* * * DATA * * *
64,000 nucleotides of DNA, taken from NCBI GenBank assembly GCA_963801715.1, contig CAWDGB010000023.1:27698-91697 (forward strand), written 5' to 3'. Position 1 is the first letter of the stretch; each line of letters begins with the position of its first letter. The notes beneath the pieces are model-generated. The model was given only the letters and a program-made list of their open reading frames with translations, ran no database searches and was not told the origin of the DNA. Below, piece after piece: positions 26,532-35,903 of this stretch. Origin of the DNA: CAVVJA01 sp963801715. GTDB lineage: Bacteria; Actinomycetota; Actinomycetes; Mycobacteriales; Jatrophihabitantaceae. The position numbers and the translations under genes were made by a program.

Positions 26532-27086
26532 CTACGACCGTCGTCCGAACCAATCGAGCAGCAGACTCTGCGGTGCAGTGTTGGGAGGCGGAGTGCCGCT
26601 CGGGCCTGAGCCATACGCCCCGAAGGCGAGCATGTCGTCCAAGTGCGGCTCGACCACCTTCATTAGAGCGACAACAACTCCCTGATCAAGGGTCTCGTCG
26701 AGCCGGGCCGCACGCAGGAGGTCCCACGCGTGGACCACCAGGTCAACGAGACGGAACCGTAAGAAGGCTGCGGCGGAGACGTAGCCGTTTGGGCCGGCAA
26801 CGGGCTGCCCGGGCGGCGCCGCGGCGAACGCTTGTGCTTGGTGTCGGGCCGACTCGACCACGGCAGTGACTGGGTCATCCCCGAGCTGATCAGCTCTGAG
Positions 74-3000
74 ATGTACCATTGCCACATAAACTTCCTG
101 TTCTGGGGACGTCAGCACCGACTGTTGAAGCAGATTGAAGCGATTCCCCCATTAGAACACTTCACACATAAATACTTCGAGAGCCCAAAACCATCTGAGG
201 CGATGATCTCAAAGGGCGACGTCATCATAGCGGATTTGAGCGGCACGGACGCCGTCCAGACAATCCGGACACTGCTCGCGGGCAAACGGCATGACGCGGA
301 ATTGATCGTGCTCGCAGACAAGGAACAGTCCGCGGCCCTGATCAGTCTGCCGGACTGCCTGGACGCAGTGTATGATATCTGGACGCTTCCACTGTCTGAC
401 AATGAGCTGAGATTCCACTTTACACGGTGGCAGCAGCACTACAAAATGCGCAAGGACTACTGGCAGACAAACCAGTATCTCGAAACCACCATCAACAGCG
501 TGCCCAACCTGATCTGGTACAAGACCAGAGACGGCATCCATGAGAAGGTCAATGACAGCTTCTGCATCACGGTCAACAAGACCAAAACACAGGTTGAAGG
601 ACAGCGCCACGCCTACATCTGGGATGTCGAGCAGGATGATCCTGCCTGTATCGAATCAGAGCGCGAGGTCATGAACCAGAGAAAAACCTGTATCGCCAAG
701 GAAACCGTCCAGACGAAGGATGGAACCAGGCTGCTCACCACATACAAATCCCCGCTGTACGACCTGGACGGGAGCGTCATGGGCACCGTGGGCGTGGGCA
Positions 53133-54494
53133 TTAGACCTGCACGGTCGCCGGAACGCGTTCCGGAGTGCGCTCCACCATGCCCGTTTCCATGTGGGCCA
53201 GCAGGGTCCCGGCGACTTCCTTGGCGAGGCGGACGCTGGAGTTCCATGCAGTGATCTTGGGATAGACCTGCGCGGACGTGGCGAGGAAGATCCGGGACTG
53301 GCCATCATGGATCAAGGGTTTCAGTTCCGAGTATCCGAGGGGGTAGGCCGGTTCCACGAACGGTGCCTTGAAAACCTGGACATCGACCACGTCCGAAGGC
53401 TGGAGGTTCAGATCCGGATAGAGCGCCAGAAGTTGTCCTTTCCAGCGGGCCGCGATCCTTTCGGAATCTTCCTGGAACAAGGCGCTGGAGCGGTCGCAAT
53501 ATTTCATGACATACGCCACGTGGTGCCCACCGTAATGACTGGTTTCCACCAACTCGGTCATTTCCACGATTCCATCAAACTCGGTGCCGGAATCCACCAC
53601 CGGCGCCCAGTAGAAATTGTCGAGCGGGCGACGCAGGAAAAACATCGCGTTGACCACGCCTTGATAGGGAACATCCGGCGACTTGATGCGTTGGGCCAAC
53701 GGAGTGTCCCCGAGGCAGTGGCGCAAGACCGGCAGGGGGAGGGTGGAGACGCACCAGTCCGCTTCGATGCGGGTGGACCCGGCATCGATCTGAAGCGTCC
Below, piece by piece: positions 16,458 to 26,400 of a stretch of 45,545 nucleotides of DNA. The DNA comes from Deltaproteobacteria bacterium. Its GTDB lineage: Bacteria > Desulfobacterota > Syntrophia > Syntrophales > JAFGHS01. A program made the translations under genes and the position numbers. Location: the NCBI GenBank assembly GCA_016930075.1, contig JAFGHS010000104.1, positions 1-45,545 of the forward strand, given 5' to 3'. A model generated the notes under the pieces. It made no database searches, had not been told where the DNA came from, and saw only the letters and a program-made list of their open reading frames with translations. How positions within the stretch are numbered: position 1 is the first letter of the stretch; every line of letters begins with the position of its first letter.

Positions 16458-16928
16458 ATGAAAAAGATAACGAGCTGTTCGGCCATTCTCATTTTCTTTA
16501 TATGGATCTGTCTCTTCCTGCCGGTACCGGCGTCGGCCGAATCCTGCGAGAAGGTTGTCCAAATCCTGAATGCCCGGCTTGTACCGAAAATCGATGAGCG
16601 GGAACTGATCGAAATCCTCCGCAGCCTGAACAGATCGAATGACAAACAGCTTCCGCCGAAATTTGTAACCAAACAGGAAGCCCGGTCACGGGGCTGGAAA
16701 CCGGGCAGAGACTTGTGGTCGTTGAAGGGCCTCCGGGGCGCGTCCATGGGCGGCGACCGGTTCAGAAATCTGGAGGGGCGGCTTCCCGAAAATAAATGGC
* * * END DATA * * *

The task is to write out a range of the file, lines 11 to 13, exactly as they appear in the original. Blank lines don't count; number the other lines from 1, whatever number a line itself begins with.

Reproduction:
301 ATTGATCGTGCTCGCAGACAAGGAACAGTCCGCGGCCCTGATCAGTCTGCCGGACTGCCTGGACGCAGTGTATGATATCTGGACGCTTCCACTGTCTGAC
401 AATGAGCTGAGATTCCACTTTACACGGTGGCAGCAGCACTACAAAATGCGCAAGGACTACTGGCAGACAAACCAGTATCTCGAAACCACCATCAACAGCG
501 TGCCCAACCTGATCTGGTACAAGACCAGAGACGGCATCCATGAGAAGGTCAATGACAGCTTCTGCATCACGGTCAACAAGACCAAAACACAGGTTGAAGG